From Quality, Kentucky, USA:
After seven months, I still do not know what type of diabetes my son has. At diagnosis, his blood sugar was 419 mg/dl [23.3 mmol/L]. His A1c was 7.9. His C-peptide was 3.8 with sugar at 355 mg/dl [19.7]. His insulin production was 21. His endocrinologist said that he had just become diabetic. He did not have acanthosis nigricans. He did not have ketones in his urine. He had lost over five pounds in one month. He has no ancestors with diabetes for at least four generations. He was 16 years old at diagnosis, 5 foot 11 inches tall and weighed 170 pounds. He is now 6 feet tall and weighs 145 pounds, all skin and bones. He is a runner. He has run 12 to 20 miles a week for the last six years.
He controls his diabetes through diet. If he eats under 80 grams of carbohydrates at a meal, then his sugar will stay under 140 mg/dl [7.8 mmol/L]. If he eats 120 grams of carbohydrates at a meal, then he will have sugar readings of 200 mg/dl [11.1 mmol/L]. His early morning readings are always lower than 110 mg/dl [6.1 mmol/L]. His endocrinologist says that she is not ruling anything out, but she is leaning toward type 1B or type 2. She says the laboratory results make her lean toward type 2, but his body style, weight, and history make her unsure. More test are scheduled for July. He is very sensitive to insulin. Seven units of Lantus and three units of NovoLog after a meal of 120 grams of carbohydrates drove his sugar level from 355 mg/dl [19.7 mmol/L] to less than 20 mg/dl [1.1 mmol/L]. Can a diabetic have insulin resistance and be insulin sensitive at the same time? Why would a teenage cross country runner with no family history of diabetes get type 2?
It sounds like you have a very good endocrinologist who is puzzled because your son's laboratory data are puzzling. Time will help sort this out. As long as you are monitoring blood sugars frequently, it sounds like you are doing the right thing. There are some special genetic tests that are just becoming available and your endocrinologist may be able to order these. I assume that the standard islet cell and GAD 65 antibody level were checked and negative. The problem is that the antibodies are only positive about 60% of the time and least helpful in older teens. It is actually quite common to NOT have family history of type 1 diabetes even with classical type 1 diabetes so that this negative family history is not unusual. If he needs insulin, it may happen when the running stops or slows down or when he has higher carbohydrate intake. It also may change over time so that the blood sugar values are your best guide on a day-to-day basis.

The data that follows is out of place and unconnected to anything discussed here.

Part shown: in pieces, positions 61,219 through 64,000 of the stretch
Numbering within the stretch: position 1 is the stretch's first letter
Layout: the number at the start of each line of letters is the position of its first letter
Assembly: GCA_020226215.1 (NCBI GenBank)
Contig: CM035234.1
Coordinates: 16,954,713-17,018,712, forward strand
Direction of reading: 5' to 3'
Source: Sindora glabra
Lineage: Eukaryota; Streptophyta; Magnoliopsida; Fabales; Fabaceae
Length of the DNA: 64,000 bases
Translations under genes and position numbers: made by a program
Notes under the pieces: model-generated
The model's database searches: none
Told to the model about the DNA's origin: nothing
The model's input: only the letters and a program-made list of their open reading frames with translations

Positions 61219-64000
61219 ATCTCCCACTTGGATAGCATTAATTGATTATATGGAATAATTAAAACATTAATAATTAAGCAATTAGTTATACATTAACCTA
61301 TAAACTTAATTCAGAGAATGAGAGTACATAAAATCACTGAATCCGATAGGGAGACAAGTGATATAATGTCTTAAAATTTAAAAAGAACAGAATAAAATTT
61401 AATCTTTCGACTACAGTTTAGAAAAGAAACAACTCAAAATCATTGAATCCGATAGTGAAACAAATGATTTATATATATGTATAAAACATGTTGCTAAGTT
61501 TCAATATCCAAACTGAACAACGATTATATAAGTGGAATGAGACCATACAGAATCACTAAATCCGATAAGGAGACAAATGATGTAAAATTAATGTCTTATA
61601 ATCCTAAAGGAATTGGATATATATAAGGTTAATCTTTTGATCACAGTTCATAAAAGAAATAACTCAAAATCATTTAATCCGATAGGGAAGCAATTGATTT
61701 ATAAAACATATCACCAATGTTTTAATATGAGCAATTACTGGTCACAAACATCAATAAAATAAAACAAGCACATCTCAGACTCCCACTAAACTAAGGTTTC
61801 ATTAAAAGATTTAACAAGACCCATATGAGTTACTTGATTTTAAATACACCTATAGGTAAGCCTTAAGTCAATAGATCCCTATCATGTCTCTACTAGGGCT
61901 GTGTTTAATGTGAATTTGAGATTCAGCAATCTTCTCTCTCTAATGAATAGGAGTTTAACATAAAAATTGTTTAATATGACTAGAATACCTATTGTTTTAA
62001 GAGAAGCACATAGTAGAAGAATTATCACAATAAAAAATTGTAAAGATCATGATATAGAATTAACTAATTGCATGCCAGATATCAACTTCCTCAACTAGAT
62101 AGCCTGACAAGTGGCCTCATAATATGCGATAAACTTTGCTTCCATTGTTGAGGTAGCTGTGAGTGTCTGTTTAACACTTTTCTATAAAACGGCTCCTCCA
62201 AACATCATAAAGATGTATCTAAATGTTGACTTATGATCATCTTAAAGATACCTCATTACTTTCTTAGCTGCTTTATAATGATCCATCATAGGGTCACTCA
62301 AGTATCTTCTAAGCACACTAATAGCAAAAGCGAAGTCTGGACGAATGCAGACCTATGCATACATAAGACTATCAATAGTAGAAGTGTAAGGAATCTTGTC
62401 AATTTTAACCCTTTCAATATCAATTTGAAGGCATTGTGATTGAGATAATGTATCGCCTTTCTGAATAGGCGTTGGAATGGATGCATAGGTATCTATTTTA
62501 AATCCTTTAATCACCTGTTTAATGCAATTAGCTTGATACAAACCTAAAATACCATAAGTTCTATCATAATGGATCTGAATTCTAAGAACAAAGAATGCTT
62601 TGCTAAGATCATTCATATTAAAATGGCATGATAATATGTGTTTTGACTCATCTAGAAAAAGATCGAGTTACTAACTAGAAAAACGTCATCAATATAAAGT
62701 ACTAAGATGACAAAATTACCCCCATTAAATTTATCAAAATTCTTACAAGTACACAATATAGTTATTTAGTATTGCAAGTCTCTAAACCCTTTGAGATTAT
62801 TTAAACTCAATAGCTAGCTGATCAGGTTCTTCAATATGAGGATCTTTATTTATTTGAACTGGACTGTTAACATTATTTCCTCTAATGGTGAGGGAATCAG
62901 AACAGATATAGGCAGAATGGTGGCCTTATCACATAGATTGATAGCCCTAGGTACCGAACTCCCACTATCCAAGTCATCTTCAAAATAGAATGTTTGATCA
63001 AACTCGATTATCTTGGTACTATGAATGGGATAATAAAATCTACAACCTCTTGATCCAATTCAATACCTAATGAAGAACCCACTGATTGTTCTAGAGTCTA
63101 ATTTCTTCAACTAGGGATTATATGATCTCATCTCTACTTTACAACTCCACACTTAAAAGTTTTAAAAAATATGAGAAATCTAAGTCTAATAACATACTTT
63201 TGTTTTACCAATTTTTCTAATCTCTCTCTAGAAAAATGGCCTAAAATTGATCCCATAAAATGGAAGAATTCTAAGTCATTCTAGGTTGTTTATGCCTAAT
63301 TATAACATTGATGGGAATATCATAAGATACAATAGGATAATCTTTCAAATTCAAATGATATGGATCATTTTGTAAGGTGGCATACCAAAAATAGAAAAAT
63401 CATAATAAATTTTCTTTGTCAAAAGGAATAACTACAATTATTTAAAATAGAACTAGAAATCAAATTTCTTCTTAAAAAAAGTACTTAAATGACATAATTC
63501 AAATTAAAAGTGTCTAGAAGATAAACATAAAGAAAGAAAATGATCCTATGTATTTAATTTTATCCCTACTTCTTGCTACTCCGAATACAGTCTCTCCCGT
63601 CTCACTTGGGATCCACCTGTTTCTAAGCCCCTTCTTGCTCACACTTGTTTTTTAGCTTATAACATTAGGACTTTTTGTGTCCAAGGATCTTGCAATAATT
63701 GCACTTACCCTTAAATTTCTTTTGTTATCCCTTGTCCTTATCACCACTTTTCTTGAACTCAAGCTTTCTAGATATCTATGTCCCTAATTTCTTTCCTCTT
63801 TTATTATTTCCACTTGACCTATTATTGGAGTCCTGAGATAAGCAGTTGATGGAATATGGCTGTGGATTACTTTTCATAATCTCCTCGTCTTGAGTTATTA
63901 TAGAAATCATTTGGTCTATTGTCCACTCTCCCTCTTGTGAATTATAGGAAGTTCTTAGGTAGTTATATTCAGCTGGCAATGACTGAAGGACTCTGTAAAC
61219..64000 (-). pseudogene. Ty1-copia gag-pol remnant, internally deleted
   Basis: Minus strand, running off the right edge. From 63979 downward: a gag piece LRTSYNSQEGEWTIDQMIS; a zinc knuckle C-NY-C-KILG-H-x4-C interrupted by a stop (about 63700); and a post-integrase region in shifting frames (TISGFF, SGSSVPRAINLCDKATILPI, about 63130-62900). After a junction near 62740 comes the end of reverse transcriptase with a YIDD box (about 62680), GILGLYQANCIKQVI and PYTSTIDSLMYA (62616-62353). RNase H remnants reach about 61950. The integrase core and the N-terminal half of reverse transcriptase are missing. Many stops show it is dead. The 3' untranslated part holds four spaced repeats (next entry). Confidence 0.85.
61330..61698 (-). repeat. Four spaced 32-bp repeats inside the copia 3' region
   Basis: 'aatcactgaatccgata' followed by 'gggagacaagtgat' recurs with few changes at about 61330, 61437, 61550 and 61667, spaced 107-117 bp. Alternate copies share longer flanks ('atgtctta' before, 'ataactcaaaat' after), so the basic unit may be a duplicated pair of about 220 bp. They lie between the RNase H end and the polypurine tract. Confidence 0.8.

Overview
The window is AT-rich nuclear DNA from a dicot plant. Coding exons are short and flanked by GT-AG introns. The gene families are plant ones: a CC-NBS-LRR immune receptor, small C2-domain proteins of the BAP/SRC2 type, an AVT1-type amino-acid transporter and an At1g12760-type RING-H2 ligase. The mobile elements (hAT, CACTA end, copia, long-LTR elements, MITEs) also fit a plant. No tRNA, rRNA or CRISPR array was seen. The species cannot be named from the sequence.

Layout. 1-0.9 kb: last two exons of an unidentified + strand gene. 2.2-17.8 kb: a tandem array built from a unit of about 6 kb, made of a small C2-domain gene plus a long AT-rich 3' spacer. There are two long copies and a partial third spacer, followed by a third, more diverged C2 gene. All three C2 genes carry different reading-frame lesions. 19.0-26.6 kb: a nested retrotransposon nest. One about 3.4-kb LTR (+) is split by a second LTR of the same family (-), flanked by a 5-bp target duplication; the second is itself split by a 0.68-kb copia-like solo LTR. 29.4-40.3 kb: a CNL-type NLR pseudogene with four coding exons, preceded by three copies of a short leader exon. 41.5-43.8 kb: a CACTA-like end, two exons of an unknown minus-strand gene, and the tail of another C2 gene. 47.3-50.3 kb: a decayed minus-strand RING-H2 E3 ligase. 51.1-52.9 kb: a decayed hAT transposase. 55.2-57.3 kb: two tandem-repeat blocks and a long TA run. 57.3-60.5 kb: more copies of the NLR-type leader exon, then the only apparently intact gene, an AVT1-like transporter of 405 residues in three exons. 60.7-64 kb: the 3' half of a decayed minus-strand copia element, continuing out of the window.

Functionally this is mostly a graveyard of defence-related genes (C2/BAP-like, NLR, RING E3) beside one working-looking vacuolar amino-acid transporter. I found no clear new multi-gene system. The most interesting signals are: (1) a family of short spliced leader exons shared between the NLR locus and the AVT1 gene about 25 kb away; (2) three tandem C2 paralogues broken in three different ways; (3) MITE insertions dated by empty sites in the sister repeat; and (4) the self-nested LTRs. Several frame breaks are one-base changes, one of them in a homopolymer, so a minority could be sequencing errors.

Last Updated: Tuesday April 06, 2010 15:10:02
This Internet site provides information of a general nature and is designed for educational purposes only. If you have any concerns about your own health or the health of your child, you should always consult with a physician or other health care professional.
This site is published by T-1 Today, Inc. (d/b/a Children with Diabetes), a 501c3 not-for-profit organization, which is responsible for its contents.
© Children with Diabetes, Inc. 1995-2015. Comments and Feedback.